In the biggest planned electric shutdown in state history, the utility, which is known as PG&E, started turning off the power that residents and businesses use for lights, television sets, computers, stoves and air conditioners in rolling blackouts planned for 30 counties with almost 800,000 paying accounts, affecting more than a million people.
The shutdown was aimed at keeping power off live wires on a warm and windy day, ideal for the spread of wildfires, a state elected official slammed the rolling blackouts as "unacceptable."
Schools around the region were closed in anticipation, and some morning commuters were slowed by non-functioning traffic signals, forcing police to direct drivers.
PG&E set up resource centers around Northern California so customers could charge up devices, use the bathroom or grab a bottle of water.
And once power is curtailed, it could take several days for electricity to be restored as inspectors make sure that lines are safe to be reactivated.
State Sen. Scott Wiener, a Democrat representing the San Francisco area, called the blackouts "unacceptable," estimating that 2.5 million people could ultimately be affected.
"It's hard to overstate the impact of this massive rolling blackout, affecting 2.5 million people," Wiener said in a statement. "People rely on electricity for their medicine, their food and their livelihoods. This is a completely unacceptable state of affairs. We can't let PG&E normalize these mass blackouts."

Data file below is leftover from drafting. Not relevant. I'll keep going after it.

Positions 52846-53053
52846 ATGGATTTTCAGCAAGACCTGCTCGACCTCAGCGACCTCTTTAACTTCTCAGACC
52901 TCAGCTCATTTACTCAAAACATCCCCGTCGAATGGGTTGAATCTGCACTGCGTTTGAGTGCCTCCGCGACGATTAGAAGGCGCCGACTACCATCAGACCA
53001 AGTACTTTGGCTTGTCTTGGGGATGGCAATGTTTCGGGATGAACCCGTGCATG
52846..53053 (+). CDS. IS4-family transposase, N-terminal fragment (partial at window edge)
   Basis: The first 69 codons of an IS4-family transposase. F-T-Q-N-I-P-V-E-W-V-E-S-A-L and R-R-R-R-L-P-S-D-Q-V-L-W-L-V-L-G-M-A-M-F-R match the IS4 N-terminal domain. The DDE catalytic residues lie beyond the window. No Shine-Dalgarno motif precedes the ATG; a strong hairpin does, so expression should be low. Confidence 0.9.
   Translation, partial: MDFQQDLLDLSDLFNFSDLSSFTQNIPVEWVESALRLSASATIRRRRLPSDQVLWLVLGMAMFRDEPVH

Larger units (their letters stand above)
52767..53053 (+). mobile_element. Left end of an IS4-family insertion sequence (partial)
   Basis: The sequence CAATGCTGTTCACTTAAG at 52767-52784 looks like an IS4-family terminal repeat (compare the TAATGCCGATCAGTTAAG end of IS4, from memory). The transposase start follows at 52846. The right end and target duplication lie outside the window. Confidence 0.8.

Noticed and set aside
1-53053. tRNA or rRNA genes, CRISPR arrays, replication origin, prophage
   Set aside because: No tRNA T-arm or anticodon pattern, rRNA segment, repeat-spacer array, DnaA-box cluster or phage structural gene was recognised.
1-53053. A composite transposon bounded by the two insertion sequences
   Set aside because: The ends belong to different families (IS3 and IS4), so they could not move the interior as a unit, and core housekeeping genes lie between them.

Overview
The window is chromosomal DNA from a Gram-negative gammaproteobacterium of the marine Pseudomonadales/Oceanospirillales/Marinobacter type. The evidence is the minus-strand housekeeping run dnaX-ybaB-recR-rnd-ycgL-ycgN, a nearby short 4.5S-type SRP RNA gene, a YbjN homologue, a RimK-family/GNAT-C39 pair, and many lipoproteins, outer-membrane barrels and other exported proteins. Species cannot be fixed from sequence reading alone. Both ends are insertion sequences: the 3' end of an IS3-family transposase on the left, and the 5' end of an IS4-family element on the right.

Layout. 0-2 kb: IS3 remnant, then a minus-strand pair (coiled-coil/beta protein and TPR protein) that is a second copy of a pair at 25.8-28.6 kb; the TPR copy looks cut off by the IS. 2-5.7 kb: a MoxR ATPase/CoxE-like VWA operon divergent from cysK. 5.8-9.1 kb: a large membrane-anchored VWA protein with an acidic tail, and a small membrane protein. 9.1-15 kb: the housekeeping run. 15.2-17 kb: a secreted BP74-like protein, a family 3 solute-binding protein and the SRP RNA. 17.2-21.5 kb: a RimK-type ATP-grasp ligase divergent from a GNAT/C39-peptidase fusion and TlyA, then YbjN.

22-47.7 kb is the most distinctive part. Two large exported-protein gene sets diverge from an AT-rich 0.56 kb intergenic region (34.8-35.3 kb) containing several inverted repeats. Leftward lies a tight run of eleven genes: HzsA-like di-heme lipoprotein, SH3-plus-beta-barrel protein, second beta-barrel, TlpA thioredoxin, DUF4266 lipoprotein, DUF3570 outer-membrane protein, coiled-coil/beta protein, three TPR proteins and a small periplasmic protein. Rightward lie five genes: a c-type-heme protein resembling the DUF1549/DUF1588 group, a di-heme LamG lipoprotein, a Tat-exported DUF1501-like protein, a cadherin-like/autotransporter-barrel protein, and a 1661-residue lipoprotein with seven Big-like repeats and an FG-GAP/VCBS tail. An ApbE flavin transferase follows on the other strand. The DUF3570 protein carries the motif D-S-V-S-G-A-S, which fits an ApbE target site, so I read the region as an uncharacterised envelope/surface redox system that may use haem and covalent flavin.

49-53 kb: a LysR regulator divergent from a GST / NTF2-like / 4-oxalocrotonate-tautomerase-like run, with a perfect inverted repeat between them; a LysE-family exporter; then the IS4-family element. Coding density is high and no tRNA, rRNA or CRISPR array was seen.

Schools were shut down Wednesday. The University of California at Berkeley, the state's flagship university, with more than 42,000 undergraduate and graduate students, also called off classes.
The power shutdown comes after last year's Camp Fire killed 85 people and destroyed thousands of structures. PG&E has acknowledged that its equipment "probably" started what was the deadliest wildfire in state history.
PG&E has previously declared so-called public safety power shutoffs when dry, windy conditions threaten to spark fires around power lines — this will be the fourth in the past month.
The utility shut down power to about 50,000 customers in Northern California late last month and to about 24,000 customers the week before that.
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But the scale of this week's measures dwarfs what's happened in the past.
Within Wednesday's mass shutdowns, some important services still had electricity.
For example, lights remained on inside the Caldecott Tunnel, cutting through the Berkeley Hills into suburban Contra Costa County, and the Tom Lantos Tunnel, a stretch of State Route 1 through Devil's Slide in Pacifica, the state Transportation Department said.